The Italian Job

(F. Gary Gray, USA, 2003)


Film buffs are experts at looking at similar movies in the same genre and discerning the crucial, fine differences between them – how each one varies the formula or puts its own spin on the conventions.

When it comes to heist movies, however, I confess that a certain blurring can occur. Scanning a host of examples from over the past few years, including Ronin (1998), Ocean's Eleven (2001), the re-release of Rififi (1955) and now this remake of The Italian Job (1969), I can only conclude that this rather low-level genre has a pretty inflexible set of elements.

There has to be a clever robbery (or two) with high-tech gadgets in exotic locations, an exciting chase (or three), and characters who are more charming or amusing than menacing.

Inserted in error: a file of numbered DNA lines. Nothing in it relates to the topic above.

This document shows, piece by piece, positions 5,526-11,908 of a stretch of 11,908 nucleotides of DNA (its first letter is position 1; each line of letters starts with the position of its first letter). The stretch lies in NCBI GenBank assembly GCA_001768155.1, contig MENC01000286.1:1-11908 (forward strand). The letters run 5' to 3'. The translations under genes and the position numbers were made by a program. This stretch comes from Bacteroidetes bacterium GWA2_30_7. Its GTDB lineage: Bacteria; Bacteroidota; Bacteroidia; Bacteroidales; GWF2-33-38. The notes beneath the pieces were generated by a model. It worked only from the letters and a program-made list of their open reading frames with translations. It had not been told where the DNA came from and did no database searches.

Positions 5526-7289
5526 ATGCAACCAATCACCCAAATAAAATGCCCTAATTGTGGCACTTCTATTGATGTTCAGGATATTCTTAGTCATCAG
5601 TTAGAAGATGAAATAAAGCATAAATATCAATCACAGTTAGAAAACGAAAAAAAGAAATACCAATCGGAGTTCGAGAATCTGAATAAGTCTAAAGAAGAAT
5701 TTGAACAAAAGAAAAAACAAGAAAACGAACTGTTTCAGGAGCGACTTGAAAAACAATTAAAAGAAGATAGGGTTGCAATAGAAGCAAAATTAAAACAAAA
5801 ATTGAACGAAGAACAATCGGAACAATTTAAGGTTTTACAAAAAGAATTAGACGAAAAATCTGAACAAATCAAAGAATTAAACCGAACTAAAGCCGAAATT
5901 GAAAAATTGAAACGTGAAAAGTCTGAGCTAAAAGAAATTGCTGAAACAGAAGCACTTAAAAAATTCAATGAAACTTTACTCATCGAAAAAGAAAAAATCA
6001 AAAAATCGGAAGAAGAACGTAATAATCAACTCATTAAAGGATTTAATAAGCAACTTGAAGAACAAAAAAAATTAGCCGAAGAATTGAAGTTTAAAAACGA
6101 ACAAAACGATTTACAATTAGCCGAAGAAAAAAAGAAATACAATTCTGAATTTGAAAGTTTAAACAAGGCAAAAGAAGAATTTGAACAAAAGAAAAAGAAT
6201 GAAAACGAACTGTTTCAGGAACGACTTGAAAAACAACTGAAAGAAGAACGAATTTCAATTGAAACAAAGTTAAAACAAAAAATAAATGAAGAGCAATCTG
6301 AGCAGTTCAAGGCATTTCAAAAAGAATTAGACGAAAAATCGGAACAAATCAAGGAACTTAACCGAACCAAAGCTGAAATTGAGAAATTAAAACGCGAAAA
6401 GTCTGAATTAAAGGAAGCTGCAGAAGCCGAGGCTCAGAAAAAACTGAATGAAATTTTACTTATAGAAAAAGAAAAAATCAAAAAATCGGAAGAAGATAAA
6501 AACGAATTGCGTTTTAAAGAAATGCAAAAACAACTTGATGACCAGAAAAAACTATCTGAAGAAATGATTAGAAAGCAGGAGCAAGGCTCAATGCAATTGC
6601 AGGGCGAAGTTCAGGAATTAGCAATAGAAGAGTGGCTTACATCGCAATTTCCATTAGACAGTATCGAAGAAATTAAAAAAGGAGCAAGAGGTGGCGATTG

The Italian Job, as remodelled by director F. Gary Gray, gets in fast with a clever action scene and the charm ingredient. John (Donald Sutherland) is a benign father figure to thoughtful Charlie (Mark Wahlberg), imparting pearls of wisdom such as: "Let safecracking enrich your life, not define it."

The team around Charlie is a comic bunch – there is no seething violence or perversity here. Characters including Rob (Jason Statham) and Left-Ear (Mos Def) are introduced with obligatory nicknames and jazzy, personality-defining flashbacks.

The twists in the story are few and better left unspoilt. Some spice is added with the introduction of John's daughter, Stella (Charlize Theron). But it is the scenes of action – which, after the opening, shift from Italy to Los Angeles – that really count.

The safecracking escapades are captivating but the chases (on water and through train tunnels) lack lustre. Under John Frankenheimer's veteran hand, Ronin had less charm but is hard to beat in the action-logistics department.

For the most part, however, The Italian Job is an expert confection in its genre, driven by relaxed acting and an excellent, intricate score by John Powell.

MORE Gray: Friday, A Man Apart, The Negotiator

© Adrian Martin August 2003

Film Critic: Adrian Martin
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